Low-cost carrier Norwegian is set to compete with major legacy airlines at Heathrow after it revealed it has been granted six weekly slots at the London hub.
The news was confirmed by slot coordinator Airport Coordination Limited in its report for the summer 2020 season.
Norwegian originally applied for 14 slots but has given six between 29 March and 24 October during the peak summer flying season.
The airline has so far focused its London operations at Gatwick airport and the summer 2020 slots will be its first entry to Heathrow, where it will compete with major carriers such as British Airways, American Airlines, Virgin Atlantic and Delta.
While Norwegian has yet to announce its plans for the slots, a spokesperson for the airline told Business Traveller: “Norwegian can confirm that the airline has been granted six slots, three take-off and three landing, at London Heathrow. We have a strong track record of disrupting incumbent carriers and alliances by offering low fares and award-winning service on specific routes and destinations that were previously operated as monopolies.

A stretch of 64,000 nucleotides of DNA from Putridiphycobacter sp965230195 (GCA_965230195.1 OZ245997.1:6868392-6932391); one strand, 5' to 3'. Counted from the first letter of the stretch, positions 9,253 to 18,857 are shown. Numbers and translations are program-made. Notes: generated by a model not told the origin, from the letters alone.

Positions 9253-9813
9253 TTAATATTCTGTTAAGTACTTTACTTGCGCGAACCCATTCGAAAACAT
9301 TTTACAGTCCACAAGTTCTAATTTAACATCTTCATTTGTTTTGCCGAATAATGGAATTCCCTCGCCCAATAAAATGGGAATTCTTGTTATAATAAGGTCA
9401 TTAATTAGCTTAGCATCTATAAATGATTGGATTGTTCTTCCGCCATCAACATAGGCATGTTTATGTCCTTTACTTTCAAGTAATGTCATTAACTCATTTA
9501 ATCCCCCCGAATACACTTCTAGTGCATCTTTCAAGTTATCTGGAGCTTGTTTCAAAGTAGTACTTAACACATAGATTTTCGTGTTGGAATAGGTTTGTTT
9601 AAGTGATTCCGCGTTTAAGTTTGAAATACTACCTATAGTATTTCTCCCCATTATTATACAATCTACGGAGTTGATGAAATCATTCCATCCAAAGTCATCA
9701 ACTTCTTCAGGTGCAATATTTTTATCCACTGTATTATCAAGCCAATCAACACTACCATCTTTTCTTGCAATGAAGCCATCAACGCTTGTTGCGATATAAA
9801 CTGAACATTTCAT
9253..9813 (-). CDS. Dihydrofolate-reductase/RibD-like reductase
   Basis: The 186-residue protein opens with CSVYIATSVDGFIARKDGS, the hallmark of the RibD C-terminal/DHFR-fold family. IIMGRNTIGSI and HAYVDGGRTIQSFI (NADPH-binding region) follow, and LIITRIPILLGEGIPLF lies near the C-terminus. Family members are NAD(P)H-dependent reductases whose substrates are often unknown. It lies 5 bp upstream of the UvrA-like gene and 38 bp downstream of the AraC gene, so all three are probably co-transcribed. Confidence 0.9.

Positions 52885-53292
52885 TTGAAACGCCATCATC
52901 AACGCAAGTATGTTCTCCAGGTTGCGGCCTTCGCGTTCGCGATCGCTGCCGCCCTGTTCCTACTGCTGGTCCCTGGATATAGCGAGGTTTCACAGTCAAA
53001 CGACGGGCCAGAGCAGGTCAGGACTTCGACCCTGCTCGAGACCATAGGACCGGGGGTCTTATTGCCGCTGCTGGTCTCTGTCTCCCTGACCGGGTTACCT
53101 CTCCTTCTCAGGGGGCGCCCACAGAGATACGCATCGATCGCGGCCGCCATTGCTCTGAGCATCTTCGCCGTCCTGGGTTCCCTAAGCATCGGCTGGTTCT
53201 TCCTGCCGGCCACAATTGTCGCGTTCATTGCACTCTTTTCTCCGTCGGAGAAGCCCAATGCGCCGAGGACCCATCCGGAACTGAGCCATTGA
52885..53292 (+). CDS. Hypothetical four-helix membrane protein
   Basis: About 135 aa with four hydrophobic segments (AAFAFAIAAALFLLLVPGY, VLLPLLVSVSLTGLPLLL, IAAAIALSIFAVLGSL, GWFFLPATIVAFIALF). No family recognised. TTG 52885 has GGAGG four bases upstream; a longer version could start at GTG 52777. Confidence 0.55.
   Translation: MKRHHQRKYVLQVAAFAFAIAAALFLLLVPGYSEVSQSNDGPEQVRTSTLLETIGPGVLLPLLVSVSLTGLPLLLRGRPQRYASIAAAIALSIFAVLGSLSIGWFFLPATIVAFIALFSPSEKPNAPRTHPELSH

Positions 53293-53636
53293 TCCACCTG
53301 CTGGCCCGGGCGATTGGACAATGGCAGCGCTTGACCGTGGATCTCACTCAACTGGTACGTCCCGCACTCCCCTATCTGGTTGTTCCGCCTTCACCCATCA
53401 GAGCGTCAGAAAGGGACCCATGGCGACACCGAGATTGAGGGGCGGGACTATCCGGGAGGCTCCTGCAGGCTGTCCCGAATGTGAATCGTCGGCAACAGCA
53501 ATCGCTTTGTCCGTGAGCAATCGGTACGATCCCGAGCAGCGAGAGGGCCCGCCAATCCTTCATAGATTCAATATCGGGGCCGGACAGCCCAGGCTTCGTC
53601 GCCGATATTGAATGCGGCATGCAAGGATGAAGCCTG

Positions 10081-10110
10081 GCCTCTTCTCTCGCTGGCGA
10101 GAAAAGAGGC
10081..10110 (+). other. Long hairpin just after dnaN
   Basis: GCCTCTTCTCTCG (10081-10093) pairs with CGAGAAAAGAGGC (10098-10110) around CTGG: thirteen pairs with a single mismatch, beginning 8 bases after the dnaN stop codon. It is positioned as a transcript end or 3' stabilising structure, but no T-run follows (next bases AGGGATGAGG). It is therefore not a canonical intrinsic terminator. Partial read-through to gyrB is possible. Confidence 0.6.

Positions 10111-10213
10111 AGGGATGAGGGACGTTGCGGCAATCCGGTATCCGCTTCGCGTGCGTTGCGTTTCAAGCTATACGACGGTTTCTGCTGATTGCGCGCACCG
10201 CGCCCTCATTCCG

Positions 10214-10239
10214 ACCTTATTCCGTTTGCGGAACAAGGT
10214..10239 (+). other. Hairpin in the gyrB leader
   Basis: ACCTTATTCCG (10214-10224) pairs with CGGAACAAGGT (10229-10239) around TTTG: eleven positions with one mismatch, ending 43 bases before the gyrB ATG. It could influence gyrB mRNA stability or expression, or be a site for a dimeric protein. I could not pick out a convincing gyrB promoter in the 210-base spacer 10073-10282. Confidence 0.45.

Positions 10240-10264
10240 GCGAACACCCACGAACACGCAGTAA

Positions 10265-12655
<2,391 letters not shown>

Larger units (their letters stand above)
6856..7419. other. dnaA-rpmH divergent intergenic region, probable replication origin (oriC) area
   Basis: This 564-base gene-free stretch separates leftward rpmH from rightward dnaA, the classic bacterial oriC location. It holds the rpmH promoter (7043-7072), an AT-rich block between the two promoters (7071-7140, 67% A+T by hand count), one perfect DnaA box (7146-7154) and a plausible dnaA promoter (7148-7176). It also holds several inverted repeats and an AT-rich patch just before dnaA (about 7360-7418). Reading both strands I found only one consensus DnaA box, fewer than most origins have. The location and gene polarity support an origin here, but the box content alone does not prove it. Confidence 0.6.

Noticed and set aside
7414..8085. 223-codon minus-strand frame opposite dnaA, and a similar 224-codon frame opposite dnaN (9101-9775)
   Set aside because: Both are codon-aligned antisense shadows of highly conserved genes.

“Our strategy benefits both consumers and businesses, boosting local economies and employment. We continuously adjust our network in response to demand and we will announce any further changes as and when it is appropriate to do so.”
The news comes after Norwegian announced the appointment of its new CEO, Jacob Schram, who will take up the post on 1 January 2020. Schram is an industry outsider, having previously held leadership roles at large international companies such as McDonalds, McKinsey, Circle K and Statoil Fuel & Retail.
Meanwhile, Norwegian revealed it will be axing all of its long-haul flights from Sweden and Denmark from 29 March 2020 due to “overall demand and commercial viability”.
The carrier recently announced plans to form an interline agreement with US airline Jetblue after unveiling its strategy for growing capacity on transatlantic flights from Gatwick next summer, though it has cut services to the US from Ireland due to the grounding of the Boeing 737 Max aircraft and generally low demand on the routes.